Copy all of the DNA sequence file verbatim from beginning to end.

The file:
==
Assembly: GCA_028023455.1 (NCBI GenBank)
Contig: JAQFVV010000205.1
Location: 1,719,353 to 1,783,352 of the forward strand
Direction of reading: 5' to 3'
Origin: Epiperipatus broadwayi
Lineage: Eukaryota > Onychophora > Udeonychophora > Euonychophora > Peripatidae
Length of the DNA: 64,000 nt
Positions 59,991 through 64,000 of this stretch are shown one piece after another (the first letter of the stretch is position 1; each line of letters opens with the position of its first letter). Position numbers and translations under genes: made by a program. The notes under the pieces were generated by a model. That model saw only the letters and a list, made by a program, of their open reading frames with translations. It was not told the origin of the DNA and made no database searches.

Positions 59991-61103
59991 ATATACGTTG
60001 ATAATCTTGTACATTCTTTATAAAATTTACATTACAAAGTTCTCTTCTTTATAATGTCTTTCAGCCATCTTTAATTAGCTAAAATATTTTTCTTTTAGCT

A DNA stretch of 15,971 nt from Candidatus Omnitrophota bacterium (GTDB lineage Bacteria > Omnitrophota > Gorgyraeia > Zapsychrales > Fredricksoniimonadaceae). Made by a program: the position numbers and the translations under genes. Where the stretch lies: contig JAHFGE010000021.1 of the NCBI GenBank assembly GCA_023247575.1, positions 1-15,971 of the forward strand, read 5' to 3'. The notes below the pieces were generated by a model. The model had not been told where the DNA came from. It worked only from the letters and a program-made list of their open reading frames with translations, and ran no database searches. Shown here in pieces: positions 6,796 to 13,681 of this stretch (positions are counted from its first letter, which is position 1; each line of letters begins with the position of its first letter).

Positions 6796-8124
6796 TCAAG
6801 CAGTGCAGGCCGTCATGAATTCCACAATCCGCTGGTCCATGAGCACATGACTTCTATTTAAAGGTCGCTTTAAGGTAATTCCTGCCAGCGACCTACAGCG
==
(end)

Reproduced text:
Assembly: GCA_028023455.1 (NCBI GenBank)
Contig: JAQFVV010000205.1
Location: 1,719,353 to 1,783,352 of the forward strand
Direction of reading: 5' to 3'
Origin: Epiperipatus broadwayi
Lineage: Eukaryota > Onychophora > Udeonychophora > Euonychophora > Peripatidae
Length of the DNA: 64,000 nt
Positions 59,991 through 64,000 of this stretch are shown one piece after another (the first letter of the stretch is position 1; each line of letters opens with the position of its first letter). Position numbers and translations under genes: made by a program. The notes under the pieces were generated by a model. That model saw only the letters and a list, made by a program, of their open reading frames with translations. It was not told the origin of the DNA and made no database searches.

Positions 59991-61103
59991 ATATACGTTG
60001 ATAATCTTGTACATTCTTTATAAAATTTACATTACAAAGTTCTCTTCTTTATAATGTCTTTCAGCCATCTTTAATTAGCTAAAATATTTTTCTTTTAGCT

A DNA stretch of 15,971 nt from Candidatus Omnitrophota bacterium (GTDB lineage Bacteria > Omnitrophota > Gorgyraeia > Zapsychrales > Fredricksoniimonadaceae). Made by a program: the position numbers and the translations under genes. Where the stretch lies: contig JAHFGE010000021.1 of the NCBI GenBank assembly GCA_023247575.1, positions 1-15,971 of the forward strand, read 5' to 3'. The notes below the pieces were generated by a model. The model had not been told where the DNA came from. It worked only from the letters and a program-made list of their open reading frames with translations, and ran no database searches. Shown here in pieces: positions 6,796 to 13,681 of this stretch (positions are counted from its first letter, which is position 1; each line of letters begins with the position of its first letter).

Positions 6796-8124
6796 TCAAG
6801 CAGTGCAGGCCGTCATGAATTCCACAATCCGCTGGTCCATGAGCACATGACTTCTATTTAAAGGTCGCTTTAAGGTAATTCCTGCCAGCGACCTACAGCG